Returning for a moment back to the topic of head-on collisions. In addition to noting the need to protect the vital engines and the "flammable wood" arguments cited above, you should also add to your list of things to remember, the "Instructor". When the enemy goes over your head and flies past, passing along a tangent, if you attempt to turn to immediately follow, the Instructor will not smoothly compensate allowing the enemy aircraft time to reposition or gain a safe distance away. For this aircraft, you should avoid quick turns and instead use the Immelmann or Split-S manoeuvres to efficiently get on your target's "six".
While climbing to altitude the best strategy would be to seek out targets from a height and dive on them in a boom and zoom fashion. It is advisable to stick to a dive angle of no more than 15 degrees, allowing you to close in, but do not approach the dangerous flutter of control stiffening regardless of whether you have full thrust or the engine is off. Here you will be more or less in your element, but there are some things you will need to watch for so you do not give up any energy advantages which you may have. While you easily gain energy and speed, remember, you will not overcome lighter and more manoeuvrable fighters which still all obey the laws of physics. If you want to tango with early monoplanes and biplanes remember to utilise your advantages to nullify their advantages. While they typically have a smaller turning radius and are slower (thereby being extremely manoeuvrable), you can utilise your power and speed to boom and zoom away allowing you to set up for another pass. You should have no problem trying to compete with other aircraft in the 1st rank and even many of the heavy fighters and attack aircraft of rank II.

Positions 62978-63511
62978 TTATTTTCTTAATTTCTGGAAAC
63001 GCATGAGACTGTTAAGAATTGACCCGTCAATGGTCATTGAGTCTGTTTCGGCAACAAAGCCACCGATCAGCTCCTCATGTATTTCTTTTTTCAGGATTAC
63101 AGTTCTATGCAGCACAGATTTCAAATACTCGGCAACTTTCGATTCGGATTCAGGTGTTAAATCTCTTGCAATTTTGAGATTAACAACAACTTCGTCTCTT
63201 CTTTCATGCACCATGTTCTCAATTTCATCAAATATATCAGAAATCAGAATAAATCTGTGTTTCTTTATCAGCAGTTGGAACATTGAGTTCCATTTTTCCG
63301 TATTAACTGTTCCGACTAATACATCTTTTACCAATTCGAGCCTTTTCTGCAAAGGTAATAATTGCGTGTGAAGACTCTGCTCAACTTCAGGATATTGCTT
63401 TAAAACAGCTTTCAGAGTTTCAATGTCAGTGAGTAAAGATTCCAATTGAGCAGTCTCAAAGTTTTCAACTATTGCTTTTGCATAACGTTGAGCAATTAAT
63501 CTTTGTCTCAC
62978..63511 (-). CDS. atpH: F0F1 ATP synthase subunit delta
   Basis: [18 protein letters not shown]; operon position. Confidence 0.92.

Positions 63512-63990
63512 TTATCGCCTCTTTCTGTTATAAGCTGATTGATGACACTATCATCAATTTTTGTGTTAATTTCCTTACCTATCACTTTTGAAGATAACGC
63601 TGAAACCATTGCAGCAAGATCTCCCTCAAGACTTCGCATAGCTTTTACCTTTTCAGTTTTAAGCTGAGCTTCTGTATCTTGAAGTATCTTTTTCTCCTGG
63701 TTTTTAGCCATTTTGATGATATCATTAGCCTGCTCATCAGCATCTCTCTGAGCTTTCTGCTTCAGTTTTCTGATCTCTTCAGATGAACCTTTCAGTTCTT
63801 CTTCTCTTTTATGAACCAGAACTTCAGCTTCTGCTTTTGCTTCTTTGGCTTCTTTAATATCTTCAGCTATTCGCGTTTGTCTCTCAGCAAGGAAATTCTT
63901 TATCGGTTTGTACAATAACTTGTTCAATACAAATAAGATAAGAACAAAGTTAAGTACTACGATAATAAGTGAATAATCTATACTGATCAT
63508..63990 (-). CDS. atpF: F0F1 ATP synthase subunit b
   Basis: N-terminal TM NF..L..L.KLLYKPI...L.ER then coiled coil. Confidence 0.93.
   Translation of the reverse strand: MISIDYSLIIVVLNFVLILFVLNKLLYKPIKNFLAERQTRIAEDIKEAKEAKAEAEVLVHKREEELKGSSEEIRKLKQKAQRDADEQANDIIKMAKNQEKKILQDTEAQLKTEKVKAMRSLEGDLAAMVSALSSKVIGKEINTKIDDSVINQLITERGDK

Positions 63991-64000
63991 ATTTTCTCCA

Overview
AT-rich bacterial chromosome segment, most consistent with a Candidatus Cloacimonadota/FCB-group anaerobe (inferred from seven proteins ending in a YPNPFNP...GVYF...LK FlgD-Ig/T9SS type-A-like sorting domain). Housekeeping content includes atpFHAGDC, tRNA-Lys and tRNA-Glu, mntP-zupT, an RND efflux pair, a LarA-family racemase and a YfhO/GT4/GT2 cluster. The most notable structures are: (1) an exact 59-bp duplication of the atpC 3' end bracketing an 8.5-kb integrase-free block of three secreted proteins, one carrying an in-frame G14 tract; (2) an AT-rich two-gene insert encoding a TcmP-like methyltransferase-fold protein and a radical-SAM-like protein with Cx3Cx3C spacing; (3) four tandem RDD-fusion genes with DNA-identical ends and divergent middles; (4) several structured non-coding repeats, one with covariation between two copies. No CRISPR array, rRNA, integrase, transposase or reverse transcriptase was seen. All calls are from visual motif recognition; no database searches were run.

Most fighters of your battle rating and even of a higher rating will typically be able to out manoeuvre you, however to deal with this remember to utilise your speed, manoeuvrability or a combination of both. As you get comfortable with the aircraft you will be able to know what best works, for some aircraft, you should utilise your speed, while others, you will be able to out manoeuvre or utilise a combination of both to gain the advantage and take out your target. Typically with such opponents, it's best to gain altitude, dive on them for the boom and zoom attack, hit or miss, head back up for some altitude before doing it all over again. Avoid level flight or climbing for too long as it will make you a large slow target for others to go after.